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Education 5

Trading basics
Technical Analysis
Fundamental Analysis
Risk Management

Wednesday,  24 October 2007,  05:36 GMT
Strategies and Automated Trading Championship 2007 by Mazhit Mugattarov
Interview with Drazen Ziskovic (draz)

Drazen Ziskovic from Croatia uses an Expert Advisor based on two main principles. The first principle is time. The second principle considers patterns, price volatility and many other things. Drazen uses a non-standard money-management method. "My lot size calculation is simple, based on leverage – AccountBalance()*Leverage/100K".

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Tuesday,  23 October 2007,  08:42 GMT
Strategies and Automated Trading Championship 2007 by Mazhit Mugattarov
Mathematics in Trading: How to Estimate Trade Results

A certain level of mathematical background is required of any trader, and this statement needs no proof. The matter is only: How can we define this minimum required level? In growth of his or her trading experience, trader often widens his or her outlook "single-handed", reading posts on forums or various books. Some books require lower level of mathematical background of readers, some, on the contrary, inspire one to study or brush up one's knowledge in one field of pure sciences or another. We will try to give some estimates and their interpretations in this single article.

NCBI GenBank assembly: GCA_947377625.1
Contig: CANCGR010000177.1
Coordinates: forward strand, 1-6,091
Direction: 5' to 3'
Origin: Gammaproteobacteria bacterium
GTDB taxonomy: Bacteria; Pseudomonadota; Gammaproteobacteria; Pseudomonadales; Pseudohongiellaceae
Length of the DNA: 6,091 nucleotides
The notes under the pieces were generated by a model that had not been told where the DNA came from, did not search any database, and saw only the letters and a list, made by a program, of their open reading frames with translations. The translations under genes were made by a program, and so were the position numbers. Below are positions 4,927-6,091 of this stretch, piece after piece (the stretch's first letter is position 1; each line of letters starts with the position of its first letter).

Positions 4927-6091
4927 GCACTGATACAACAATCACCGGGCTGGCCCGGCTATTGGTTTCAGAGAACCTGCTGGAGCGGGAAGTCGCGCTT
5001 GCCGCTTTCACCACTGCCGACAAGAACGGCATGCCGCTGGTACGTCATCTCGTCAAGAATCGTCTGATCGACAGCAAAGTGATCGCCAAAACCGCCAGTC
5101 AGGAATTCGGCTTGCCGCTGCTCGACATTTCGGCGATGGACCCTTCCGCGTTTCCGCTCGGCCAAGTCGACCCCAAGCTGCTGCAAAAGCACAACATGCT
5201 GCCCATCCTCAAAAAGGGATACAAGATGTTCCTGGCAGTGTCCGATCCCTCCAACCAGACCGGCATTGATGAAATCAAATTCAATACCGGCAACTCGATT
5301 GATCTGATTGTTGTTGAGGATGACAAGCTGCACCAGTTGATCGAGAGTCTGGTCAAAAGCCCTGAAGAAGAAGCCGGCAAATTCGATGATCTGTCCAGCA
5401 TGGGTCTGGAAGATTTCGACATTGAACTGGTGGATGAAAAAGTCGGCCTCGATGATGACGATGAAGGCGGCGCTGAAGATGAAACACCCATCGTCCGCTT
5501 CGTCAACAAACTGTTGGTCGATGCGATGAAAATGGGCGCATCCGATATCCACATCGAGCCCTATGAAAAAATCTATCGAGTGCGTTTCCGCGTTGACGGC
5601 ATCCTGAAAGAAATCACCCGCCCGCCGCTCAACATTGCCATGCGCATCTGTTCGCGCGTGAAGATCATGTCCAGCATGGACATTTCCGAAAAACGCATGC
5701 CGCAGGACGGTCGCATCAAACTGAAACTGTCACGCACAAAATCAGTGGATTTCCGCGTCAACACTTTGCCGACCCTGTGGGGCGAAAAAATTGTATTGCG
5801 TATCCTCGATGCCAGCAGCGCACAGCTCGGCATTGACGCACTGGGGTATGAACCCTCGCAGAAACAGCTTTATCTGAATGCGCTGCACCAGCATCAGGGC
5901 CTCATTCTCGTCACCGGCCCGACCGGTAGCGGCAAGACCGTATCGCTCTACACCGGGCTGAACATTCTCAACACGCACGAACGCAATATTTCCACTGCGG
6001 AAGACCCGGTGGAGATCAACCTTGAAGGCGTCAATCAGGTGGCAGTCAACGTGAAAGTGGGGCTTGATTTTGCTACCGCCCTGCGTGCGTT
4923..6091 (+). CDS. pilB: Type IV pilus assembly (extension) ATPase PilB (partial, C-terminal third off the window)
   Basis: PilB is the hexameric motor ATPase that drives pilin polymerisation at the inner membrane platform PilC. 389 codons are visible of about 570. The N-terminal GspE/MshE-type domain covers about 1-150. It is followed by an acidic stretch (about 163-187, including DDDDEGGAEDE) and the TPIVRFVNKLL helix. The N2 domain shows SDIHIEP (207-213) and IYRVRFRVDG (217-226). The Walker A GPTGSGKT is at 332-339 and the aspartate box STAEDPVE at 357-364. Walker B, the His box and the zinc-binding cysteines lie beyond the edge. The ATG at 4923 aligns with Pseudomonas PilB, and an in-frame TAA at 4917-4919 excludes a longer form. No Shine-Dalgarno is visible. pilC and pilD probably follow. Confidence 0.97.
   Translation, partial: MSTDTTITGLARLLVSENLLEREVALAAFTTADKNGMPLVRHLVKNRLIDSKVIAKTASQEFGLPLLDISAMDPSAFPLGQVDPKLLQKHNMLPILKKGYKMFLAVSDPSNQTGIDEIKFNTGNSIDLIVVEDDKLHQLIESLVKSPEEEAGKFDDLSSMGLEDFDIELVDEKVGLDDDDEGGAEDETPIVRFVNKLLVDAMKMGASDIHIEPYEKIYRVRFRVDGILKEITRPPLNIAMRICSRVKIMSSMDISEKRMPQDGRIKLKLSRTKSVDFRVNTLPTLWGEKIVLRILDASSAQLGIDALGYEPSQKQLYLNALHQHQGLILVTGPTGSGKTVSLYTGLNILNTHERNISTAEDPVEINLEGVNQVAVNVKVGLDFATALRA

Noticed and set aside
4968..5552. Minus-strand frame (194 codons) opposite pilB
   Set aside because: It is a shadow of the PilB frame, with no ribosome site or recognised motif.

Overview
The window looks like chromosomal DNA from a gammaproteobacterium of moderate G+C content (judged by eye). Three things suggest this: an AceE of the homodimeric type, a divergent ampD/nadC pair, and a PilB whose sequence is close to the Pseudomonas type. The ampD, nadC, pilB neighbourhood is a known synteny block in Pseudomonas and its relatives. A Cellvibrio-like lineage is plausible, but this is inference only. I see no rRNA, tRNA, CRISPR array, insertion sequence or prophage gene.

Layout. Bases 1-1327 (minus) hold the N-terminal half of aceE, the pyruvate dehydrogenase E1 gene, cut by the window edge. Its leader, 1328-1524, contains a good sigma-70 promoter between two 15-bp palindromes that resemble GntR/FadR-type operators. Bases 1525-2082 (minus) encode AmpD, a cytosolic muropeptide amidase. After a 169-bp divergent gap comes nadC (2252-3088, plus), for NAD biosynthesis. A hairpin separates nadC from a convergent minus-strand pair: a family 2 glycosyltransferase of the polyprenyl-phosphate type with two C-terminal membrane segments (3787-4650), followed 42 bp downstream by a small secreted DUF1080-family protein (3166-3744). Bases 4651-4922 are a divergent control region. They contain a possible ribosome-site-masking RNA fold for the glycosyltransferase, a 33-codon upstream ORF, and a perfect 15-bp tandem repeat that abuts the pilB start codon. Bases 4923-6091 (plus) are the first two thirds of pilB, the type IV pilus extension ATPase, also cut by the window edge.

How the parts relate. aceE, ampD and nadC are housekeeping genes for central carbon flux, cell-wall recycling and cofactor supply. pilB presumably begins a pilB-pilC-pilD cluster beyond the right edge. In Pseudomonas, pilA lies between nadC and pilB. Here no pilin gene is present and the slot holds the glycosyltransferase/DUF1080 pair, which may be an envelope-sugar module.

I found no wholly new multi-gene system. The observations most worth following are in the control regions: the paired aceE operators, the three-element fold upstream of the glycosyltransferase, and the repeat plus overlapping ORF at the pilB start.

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Tuesday,  23 October 2007,  08:00 GMT
Strategies and Automated Trading Championship 2007 by Mazhit Mugattarov
Interview with Alexey Kirienko (Axelforex)

The Participant of the Automated Trading Championship 2007 from Kyrgyzstan Aleksey Kirienko is the leader of The Championship already for the second week. The development of his Expert Advisor for the contest took quite a long time. "The secret here is that we should use traditional and famous matters in accordance with our own needs, making alterations that can solve our task – in such a case they will be very useful".